Withdrawal of state support for traditional maize farmers combined with the introduction of the Dominican Republic-Central America-United States Free Trade Agreement (DR-CAFTA) of 2004 to disrupt traditional agricultural practices. The free trade agreement allowed “US agribusiness to flood the markets with subsidized grains, further undermining local production. Extreme poverty spiked by 10 percentage points between 2006 and 2014”. While Guatemala farmers stopped receiving any support from the state, American corn farmers continued to “receive both direct subsidies (an average of $28,000 per farmer, which is more than five times Guatemala’s per capita GDP)…and indirect supports (like cheap water for irrigations and cheap oil made into fertilizers)”. As a result of this serious disparity, U.S. imports to Guatemala grew by 90 percent in less than a decade after DR-CAFTA, the sales of American produce in maize, wheat, and soy reaching $1.1 billion in 2014. From 649 Metric Tons (MT) in 2004, Guatemala’s maize imports have grown to 1600 MT in 2019. Currently, 4 of the top 5 exports of Guatemala are agricultural products, an indication of the economic extensiveness of DR-CAFTA. 

The systematic dismantling of domestic maize production has paved the way for the installation of an export-oriented agricultural model comprising predominantly of palm oil and sugarcane. In 2008, the government of Guatemala considered 1,101,604 hectares, or thirty-seven per cent of the country’s total farmland, to be suitable for sugarcane and oil palm cultivation. In 2010, 102,000 hectares had been planted with oil palms and the area expansion from 2000 to 2010 was 590%. Between 2000 and 2016, palm oil production in Guatemala climbed six-fold, making it the second-largest oil palm producer in Latin America. The expansion of sugar-cane plantations in Guatemala occurred between 2001 and 2012, leading to a 55% increase in production area and a 46% increase in production volume. Total production in 2012 reached 2.5 million tons of sugar, of which 61 per cent were exported, and the total area amounted to 256,000 hectares. Annually, Guatemala produces over 2.7 million MT of sugar, ranking as the second largest sugar exporter in Latin America and fourth in the world. 

Through the expansion of oil palm and sugarcane, food insecurity has heightened. The planting “of oil palm and sugarcane over lands previously dedicated to peasant and small-scale capitalist farming is eroding local wage labor opportunities because it is much less labor-intensive…oil palm and sugarcane require 52 and 36 working days per hectare/year respectively, while, for instance, the two annual maize harvests require 112 and chili cultivation 184 working days.” Substitution of food crops “by the corporately owned plantations [of palm oil and sugarcane] diminishes the employment and income opportunities of small-scale corn producers, regional traders and micro-entrepreneurs. These losses are not sufficiently compensated by the jobs and incomes offered by the agribusiness companies. The assertion that the highly capitalized agribusiness is a source of additional incomes and employment is not true in the case of Guatemala.”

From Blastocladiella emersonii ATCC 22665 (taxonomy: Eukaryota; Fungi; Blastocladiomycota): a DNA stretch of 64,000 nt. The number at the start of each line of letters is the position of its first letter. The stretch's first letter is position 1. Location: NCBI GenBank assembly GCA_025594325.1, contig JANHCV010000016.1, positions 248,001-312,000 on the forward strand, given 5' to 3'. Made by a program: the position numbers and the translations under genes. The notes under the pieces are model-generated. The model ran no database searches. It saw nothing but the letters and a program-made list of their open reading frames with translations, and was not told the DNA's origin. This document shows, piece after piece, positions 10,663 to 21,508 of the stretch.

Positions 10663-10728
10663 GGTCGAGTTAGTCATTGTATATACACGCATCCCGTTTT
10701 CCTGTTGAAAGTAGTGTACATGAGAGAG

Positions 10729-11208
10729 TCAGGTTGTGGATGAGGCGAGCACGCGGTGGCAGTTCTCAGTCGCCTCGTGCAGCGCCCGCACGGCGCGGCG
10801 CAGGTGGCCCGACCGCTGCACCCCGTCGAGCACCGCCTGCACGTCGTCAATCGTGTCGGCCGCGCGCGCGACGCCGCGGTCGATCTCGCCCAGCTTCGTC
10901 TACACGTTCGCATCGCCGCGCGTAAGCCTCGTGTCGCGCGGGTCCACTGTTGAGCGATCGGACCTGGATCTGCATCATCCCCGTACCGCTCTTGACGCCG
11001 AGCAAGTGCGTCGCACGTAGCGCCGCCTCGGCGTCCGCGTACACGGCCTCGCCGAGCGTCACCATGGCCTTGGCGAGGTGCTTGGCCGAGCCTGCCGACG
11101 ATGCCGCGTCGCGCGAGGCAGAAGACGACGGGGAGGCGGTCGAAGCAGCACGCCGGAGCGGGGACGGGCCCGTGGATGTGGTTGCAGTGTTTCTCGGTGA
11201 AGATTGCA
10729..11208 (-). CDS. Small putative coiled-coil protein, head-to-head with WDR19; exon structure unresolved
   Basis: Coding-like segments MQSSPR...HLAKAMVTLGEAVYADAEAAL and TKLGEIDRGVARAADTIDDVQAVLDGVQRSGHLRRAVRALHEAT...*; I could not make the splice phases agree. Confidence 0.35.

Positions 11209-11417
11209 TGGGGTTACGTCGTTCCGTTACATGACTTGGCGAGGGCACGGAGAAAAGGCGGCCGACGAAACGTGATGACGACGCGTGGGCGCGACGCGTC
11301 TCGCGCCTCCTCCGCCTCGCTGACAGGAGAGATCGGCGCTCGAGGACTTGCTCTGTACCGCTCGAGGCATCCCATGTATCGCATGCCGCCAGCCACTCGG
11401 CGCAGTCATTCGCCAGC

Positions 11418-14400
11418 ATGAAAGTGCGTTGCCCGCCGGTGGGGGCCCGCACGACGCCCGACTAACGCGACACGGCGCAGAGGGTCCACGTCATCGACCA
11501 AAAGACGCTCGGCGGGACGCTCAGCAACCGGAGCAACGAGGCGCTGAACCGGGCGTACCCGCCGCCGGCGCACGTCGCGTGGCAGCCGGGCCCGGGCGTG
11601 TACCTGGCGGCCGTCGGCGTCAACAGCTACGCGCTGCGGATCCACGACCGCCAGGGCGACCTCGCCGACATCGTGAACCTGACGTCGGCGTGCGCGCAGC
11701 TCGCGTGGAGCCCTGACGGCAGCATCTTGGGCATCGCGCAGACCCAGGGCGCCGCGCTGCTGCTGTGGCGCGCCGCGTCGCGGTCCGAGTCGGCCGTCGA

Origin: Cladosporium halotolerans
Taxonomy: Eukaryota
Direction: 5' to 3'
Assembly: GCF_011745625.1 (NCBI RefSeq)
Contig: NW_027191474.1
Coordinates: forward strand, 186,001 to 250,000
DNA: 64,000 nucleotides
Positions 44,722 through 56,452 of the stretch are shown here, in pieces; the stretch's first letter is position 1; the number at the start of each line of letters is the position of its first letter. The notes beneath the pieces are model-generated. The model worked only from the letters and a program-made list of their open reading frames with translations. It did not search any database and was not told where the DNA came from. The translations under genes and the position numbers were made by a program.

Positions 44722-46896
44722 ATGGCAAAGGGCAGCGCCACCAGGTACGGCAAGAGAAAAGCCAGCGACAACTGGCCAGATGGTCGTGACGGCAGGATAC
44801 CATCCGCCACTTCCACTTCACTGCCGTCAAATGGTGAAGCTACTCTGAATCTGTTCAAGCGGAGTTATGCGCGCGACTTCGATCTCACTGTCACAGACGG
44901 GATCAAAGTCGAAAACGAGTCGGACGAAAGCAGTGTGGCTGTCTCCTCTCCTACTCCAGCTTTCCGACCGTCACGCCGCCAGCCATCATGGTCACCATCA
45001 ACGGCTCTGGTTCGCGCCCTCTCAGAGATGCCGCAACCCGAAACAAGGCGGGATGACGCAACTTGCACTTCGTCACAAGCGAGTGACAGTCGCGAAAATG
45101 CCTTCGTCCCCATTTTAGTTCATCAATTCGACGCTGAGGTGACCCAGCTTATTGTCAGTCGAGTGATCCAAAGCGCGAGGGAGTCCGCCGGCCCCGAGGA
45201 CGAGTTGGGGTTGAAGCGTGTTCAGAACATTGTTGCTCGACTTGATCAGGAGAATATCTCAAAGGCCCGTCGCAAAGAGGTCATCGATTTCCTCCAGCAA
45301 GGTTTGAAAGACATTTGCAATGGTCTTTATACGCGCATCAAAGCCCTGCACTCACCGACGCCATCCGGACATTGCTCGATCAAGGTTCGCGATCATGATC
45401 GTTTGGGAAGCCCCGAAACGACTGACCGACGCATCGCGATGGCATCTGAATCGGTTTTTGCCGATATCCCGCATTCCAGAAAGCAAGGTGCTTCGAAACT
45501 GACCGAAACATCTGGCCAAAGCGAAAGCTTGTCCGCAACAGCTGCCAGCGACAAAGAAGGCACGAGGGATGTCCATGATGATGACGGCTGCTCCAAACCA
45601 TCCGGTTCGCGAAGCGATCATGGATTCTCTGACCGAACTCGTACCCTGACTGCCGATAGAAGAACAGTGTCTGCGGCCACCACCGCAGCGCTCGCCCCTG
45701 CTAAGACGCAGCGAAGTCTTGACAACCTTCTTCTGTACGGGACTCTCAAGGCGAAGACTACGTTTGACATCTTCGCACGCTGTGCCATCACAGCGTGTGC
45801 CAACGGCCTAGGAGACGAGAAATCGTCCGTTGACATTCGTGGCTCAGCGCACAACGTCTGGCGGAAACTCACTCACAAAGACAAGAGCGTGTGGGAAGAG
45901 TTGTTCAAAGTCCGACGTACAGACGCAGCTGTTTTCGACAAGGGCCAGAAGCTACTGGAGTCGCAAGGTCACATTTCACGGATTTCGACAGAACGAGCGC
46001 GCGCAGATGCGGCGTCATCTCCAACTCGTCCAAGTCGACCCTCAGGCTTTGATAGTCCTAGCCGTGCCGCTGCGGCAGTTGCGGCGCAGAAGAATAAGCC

Guatemala’s Annual Agricultural Survey of 2013 has found that a continuous growth of agro-export land surface in ten years, from 2003 to 2013, has coincided with a 26% decrease in the total agricultural employment. When income decreases, people are unable to afford food items and presently, half of the population is not able to afford the basic food basket. In addition to the loss of income, sugarcane and palm oil cultivation have “contributed to the disappearance of certain nutritious foods…compromised ecological resources (e.g. water, forest, and soils), and heightened the region’s exposure to external shocks (e.g. oil palm price fluctuations). Furthermore, food insecurity is exacerbated by the scalar incongruence between (beyond-community) food system threats, shocks and stresses, and (primarily within-household) adaptation strategies in relation to self- and market- provisioning of food.”

Violence, Securitization and Environmental Disaster

Palm oil and sugarcane plantations, apart from leading to market-oriented de-peasantization, also cause displacement, environmental disasters, economic uncertainty and consequently, food insecurity. In the Polochic Valley, for example, negotiations between campesino communities, state agencies, and the Chabil Utzaj sugar cane company fell apart in March 2011 “as at least 14 violent evictions were carried out between January and March 2011 on land claimed by the company. Community corn fields were destroyed in Canlún during the blitz, and private security guards returned to attack campesinos from the group on 21 May, killing Oscar Reyes with 12 gunshots and wounding at least three others”. 

Through the use of violence against campesinos cultivating maize and other food crops, the sugar cane company was able to displace the peasants from their own lands, eliminate domestic food production in the region, force the campesinos into being dependent on imported food for consumption and exploit the rising food prices of the 2007-2008 period. Not having any disposable income as a result of crop destruction, the evicted campesinos were left in a state of intense food insecurity wherein the rising food prices disallowed them from achieving a basic subsistence level.